The Fourth Best Album of the 1990s

If I could only take four albums from the 1990s on a desert island with me, this would be one of them. How else could I process all the loneliness? 

Elliott-Smith-XO-1535044205-640x640

4. Elliott Smith – XO (1998)

There’s a generally agreed-upon theory when it comes to vocal harmonies – nothing sounds better than two blood relatives singing together. And there’s a bevy of DNA-sharing crooners to back up this “blood harmony” argument (e.g. the Everlys, Andrewses, Wilsons). But in 1998, Elliott Smith released an album stuffed with dazzling vocal harmonies, without a family member on hand. It was perhaps a depressing exception to the rule. Because the only person this artist wanted to sing with was himself.

After releasing a trilogy of quietly devastating folk albums on indie labels, Smith unexpectedly blew up when director and fellow Portlander Gus Van Sant caught wind of him, using six of his songs on the soundtrack to his movie about how hard it is to be a handsome white genius, Good Will Hunting. The track “Miss Misery” got an Oscar nomination alongside the likes of Celine Dion and Faith Hill. And Smith performed it on the telecast, with artfully mussed hair and a white suit, looking tentative but sounding absolutely at home with the melodic flourishes of the pit orchestra.

After this unforeseen dalliance with the mainstream, it was time for Smith to make good on all the attention, and elevate his game in the recording studio. He was more ready than it may have seemed. The singer/songwriter’s willingness to sound vulnerable on tape didn’t mean he didn’t know how to take control – he spent five years leading the alt-rock band Heatmiser, which landed a contract with Virgin in 1996, right before Smith’s solo career became too big to ignore. So while the songs on XO are rooted in feelings of inadequacy, the arrangements are the work of a confident artist coming into his own.

Take the bridge of XO’s first single, “Waltz #2,” for example. The song is a poetically veiled story about Smith going to a bar karaoke night with his mom and stepfather. He no longer recognizes her, and tries to brush off being triggered by him. All over a waltz tempo sprinkled with rickety saloon piano runs. Which builds to the bridge, a heartbreaking sigh of resignation:

I’m here today and expected to stay
On and on and on
I’m tired

Musically, Smith treats this moment like a rocket launch. The band revs its engines to the first line. Then his multi-tracked vocals reach higher and higher with each ensuing “on.” As we arc back down to earth, our narrator might be tired, but us listeners are inspired. XO is loaded with dissonant moments like these, beauty and sadness spiraling into one another until they’ve bonded. It’s a forensic analysis of what a big fucking mess life can be, delivered in perfect pitch.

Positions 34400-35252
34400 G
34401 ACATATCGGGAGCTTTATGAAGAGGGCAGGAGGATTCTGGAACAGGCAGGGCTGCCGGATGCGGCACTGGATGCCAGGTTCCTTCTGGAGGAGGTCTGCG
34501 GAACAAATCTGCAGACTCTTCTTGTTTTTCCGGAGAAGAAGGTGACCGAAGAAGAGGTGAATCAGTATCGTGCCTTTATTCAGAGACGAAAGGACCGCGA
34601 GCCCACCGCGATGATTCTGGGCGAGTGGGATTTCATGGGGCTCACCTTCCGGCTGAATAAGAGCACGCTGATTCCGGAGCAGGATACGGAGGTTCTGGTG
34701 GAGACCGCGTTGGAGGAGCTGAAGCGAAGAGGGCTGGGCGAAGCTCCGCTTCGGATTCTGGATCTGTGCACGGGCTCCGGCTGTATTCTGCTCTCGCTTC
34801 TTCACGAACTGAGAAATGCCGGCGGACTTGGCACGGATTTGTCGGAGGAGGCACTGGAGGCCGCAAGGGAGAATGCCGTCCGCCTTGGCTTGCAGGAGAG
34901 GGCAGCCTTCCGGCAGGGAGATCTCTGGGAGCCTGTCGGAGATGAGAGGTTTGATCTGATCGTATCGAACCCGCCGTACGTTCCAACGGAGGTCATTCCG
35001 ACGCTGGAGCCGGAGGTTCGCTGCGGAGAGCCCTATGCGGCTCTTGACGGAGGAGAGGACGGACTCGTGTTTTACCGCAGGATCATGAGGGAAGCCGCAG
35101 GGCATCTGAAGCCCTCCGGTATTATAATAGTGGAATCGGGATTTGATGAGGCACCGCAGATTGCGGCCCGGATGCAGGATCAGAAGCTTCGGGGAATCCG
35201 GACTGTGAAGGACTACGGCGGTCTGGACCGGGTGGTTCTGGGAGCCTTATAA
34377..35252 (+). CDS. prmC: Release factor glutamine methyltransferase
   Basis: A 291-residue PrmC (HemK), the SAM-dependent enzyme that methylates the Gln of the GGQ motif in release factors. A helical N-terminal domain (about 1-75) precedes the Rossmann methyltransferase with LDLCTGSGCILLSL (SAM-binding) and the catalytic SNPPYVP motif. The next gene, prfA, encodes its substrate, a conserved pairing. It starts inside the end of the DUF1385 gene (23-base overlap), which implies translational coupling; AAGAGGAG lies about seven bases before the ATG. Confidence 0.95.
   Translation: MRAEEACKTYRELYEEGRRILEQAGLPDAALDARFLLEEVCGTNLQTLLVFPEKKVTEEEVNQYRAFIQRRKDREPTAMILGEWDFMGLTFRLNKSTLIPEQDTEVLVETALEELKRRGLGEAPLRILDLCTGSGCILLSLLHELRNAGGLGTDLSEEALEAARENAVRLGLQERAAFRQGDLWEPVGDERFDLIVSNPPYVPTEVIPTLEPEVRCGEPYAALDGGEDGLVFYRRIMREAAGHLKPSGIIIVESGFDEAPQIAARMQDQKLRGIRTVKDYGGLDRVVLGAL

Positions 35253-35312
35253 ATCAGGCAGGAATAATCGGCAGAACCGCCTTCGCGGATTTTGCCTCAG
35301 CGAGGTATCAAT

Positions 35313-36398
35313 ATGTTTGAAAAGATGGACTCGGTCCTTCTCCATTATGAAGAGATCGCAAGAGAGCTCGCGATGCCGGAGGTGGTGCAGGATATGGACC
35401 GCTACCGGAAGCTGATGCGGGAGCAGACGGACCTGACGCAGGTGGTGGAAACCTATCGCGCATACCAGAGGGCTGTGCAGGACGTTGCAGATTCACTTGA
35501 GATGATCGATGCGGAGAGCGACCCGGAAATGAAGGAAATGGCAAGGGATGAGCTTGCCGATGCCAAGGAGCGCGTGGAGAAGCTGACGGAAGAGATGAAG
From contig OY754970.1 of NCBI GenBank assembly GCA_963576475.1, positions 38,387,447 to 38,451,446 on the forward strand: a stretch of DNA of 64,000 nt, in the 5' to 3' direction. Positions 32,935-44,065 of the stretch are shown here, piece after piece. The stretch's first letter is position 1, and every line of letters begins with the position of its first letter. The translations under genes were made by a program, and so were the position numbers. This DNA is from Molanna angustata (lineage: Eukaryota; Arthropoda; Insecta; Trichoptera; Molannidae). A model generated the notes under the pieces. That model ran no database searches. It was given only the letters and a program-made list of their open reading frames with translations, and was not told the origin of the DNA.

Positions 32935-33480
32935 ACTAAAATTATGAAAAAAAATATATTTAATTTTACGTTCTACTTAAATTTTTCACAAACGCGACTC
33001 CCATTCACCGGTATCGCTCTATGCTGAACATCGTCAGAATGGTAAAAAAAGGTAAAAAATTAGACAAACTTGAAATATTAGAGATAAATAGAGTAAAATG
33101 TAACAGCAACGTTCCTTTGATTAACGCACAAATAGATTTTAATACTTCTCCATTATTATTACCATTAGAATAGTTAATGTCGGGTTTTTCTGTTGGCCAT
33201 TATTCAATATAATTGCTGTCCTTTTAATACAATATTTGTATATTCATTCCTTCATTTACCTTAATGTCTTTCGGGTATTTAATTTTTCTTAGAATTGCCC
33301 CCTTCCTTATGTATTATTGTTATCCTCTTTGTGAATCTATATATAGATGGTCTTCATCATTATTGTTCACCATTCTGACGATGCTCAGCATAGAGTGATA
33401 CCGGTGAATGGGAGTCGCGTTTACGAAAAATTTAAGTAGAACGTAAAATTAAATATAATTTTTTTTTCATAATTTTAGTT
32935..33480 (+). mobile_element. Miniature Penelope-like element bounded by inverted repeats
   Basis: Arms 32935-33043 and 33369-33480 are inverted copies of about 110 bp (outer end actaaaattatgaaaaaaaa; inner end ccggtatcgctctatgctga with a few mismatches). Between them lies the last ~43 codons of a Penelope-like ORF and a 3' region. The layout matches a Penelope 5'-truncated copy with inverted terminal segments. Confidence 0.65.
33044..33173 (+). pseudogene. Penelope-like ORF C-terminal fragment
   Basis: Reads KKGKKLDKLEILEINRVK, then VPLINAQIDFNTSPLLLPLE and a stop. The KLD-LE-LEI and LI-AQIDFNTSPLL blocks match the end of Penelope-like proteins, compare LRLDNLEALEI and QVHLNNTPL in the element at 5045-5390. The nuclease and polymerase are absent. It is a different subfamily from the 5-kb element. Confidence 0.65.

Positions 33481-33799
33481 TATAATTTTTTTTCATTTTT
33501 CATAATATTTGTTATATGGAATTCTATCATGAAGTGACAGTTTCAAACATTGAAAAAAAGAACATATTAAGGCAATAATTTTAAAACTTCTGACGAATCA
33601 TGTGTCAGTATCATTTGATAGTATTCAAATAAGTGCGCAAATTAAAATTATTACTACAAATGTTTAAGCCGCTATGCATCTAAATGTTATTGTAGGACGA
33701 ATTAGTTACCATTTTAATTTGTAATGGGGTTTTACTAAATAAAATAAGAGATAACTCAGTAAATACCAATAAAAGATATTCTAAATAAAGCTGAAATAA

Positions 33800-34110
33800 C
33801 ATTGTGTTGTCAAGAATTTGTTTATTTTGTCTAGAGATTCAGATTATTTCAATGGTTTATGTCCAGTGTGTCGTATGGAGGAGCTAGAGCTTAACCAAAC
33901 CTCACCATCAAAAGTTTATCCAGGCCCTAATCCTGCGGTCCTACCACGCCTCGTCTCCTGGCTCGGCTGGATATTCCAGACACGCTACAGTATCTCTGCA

All of it is anchored by Smith’s underrated guitar playing. Years spent recording alone into four-tracks honed his chops to the point where he could play the chords, bass line and lead melody simultaneously, giving himself and co-producers Rob Schnapf and Tom Rothrock fully formed blueprints to build on. The opening “Sweet Adeline” relies on little more than his bouncing acoustic melody for a full 90 seconds, before the dam breaks and the drums, piano and backing vocals drown us. And his finger-picked intro to “Independence Day” is so deeply, fluidly melodic, it could’ve worked as an instrumental.

But that first blast of full-bore instrumentation in “Sweet Adeline” showed us that XO was not going to be another tape-hiss-heavy, stripped-down affair. Smith, an avowed Beatles fan, was ready for his big, Revolver-style, studio-driven artistic evolution. And he sealed the deal with an album closer that’s every bit as jarring as “Tomorrow Never Knows.”

“I Didn’t Understand” finds Elliott Smith alone. No instruments, no guest vocalists, a lyric sheet that gives him nowhere to hide. The only sound is his voice, stacked to the heavens in an audacious display of vocal harmony. It begins with yet another majestic sigh, a parishioner in a confessional clearing his throat before laying himself bare. And then he begins, singing in his uniquely cryptic way about a breakup, mostly about how much he deserved it:

And so you’d soon be leaving me
Alone like I’m supposed to be

Then, with the vocals-only arrangement underlining the stakes – intricate waves of beauty when he exhales, nothingness when he inhales – Smith ends his song with a stanza that will crush anyone who has been too stupid or self-absorbed to realize that somebody was right there in front of them, needing them:

You once talked to me about love
And you painted pictures of
A Never Never Land
And I could have gone to that place
But I didn’t understand

A short five years after XO cemented his genius, Elliott Smith left us. But not before he showed us how beautiful it can be to create your own sense of harmony.

 

 

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